Nairobi, Kenya – The United States Government, represented by the United States Trade Representative, and the East African Community (EAC) today issued the following statement outlining further progress under the U.S.-EAC Trade and Investment Partnership:
Today, 19th October 2012, the East African Community and the United States have taken important steps to advance the U.S.-EAC Trade and Investment Partnership – a new initiative that supports the economic integration of the EAC and enhances the U.S.-EAC trade and investment relationship. This new Partnership is built on the recognition of the important role that trade and investment play in economic and social development including job creation, both in East Africa and the United States.
The EAC and the United States agreed on a framework to move forward on the establishment of a Commercial Dialogue, which will be formally launched in late November 2012.
The EAC and the United States also agreed that their respective technical teams will meet at the soonest possible date for further consultations toward negotiation of a proposed investment treaty and a trade facilitation agreement. The technical teams will further discuss and agree on the trade capacity building assistance, including identification and agreement of priority areas to support the Trade and Investment Partnership. The EAC acknowledged that the United States already provides substantial assistance to the EAC Partner States and the Secretariat, including an additional amount of up to $10 million (ten million United States Dollars) that the United States will provide over the next five years to the EAC Secretariat to support regional economic integration.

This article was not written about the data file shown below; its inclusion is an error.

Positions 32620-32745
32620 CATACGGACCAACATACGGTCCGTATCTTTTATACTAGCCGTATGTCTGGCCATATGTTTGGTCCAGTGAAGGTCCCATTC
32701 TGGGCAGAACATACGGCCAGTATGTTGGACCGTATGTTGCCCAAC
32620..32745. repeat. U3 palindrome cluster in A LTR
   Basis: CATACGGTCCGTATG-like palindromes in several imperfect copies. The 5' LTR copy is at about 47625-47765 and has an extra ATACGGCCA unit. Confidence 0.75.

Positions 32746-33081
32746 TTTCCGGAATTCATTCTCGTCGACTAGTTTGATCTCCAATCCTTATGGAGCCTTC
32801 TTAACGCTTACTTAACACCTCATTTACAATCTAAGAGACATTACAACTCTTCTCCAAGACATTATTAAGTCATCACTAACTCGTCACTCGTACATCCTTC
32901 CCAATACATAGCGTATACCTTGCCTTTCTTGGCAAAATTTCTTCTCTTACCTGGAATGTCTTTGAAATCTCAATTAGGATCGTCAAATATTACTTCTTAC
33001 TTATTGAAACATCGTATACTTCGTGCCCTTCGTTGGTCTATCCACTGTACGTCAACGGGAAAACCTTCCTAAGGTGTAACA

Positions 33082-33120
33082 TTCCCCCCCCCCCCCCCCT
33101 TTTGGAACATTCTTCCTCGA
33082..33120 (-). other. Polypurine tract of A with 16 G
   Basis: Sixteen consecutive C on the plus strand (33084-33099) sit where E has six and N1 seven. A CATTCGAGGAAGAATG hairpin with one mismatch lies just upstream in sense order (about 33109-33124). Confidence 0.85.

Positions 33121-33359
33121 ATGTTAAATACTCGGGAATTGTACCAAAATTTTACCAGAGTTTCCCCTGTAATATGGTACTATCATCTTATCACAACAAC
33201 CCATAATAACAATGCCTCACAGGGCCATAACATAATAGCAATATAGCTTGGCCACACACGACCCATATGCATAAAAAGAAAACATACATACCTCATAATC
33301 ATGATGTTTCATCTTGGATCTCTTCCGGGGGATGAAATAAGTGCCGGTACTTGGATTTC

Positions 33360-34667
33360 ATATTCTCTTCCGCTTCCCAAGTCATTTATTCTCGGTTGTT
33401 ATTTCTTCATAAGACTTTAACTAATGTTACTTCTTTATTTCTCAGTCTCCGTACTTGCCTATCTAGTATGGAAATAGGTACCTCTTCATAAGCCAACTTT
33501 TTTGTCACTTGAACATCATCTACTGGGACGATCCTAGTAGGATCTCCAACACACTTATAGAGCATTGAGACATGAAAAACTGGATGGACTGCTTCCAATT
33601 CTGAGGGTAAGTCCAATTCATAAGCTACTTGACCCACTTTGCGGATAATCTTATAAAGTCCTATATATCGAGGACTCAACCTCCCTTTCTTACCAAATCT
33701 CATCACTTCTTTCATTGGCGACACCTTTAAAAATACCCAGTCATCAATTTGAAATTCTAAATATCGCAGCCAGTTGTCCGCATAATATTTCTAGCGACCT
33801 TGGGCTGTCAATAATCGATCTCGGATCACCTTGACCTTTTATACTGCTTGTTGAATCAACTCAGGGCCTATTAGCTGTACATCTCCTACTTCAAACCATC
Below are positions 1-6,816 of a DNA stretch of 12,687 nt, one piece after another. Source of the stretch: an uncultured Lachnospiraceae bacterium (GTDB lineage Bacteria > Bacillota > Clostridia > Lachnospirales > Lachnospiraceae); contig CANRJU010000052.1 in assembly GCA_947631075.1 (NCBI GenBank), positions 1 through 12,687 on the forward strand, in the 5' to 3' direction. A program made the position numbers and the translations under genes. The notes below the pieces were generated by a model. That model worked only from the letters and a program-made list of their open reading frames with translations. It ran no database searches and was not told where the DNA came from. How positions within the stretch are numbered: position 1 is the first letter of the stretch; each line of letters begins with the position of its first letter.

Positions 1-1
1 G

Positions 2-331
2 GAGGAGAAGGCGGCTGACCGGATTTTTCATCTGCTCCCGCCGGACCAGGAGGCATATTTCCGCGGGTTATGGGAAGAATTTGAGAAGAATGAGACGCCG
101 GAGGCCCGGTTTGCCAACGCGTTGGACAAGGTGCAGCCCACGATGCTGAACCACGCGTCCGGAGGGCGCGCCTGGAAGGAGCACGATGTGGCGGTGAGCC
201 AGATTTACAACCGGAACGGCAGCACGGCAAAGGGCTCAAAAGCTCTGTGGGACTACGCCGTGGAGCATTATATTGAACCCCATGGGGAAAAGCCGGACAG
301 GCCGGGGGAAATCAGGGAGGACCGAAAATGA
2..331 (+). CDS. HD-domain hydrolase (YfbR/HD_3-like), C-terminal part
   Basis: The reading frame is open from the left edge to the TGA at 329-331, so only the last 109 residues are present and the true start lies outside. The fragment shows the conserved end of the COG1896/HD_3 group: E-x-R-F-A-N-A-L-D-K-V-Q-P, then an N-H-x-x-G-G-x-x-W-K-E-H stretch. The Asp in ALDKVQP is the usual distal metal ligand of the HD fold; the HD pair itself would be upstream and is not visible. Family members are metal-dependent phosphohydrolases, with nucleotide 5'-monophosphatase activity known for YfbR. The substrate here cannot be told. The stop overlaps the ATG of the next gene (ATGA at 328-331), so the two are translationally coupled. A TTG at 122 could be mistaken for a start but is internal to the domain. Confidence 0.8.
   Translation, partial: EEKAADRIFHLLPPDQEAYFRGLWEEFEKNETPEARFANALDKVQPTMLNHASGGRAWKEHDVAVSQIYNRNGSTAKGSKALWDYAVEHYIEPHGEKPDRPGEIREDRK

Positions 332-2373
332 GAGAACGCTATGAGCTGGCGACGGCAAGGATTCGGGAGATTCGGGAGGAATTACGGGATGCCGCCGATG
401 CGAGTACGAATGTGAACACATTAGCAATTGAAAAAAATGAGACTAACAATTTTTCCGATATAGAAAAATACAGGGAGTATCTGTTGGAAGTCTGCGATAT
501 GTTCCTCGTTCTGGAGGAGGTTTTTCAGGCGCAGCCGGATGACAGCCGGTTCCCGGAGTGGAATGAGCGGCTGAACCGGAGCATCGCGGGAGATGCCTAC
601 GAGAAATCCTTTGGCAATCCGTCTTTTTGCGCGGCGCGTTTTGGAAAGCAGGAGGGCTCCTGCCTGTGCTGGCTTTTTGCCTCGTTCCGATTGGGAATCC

As the next step, the EAC Ministers responsible for Trade and Investment, and the U.S. Trade Representative agreed to advance the U.S.-EAC Trade and Investment Partnership within their respective administrations. They also agreed to hold their next Ministerial meeting on the margins of the 2013 AGOA Forum.
The statement follows a Ministerial meeting on October 19, 2012 in Nairobi, Kenya attended by Ministers from the EAC Partner States, the Deputy United States Trade Representative, the representative of the EAC Secretary General, Senior Officials from the EAC Partner States, and senior U.S. Government officials from a number of U.S. Government agencies, including the Departments of State, Commerce, and Transportation, and the U.S. Agency for International Development.
The EAC and the United States announced this new Trade and Investment Partnership at the AGOA Forum in Washington D.C. earlier this year. The initial items the EAC and the United States have agreed to explore under this new Partnership include an investment treaty, a trade facilitation agreement, continued trade capacity building assistance, and a commercial dialogue. Building upon the foundations of our existing trade and investment relationship, the Partnership will help to promote EAC regional integration, social and economic growth, and expand and diversify U.S.-EAC trade and investment. It could also serve as building blocks towards a more comprehensive trade agreement over the long term.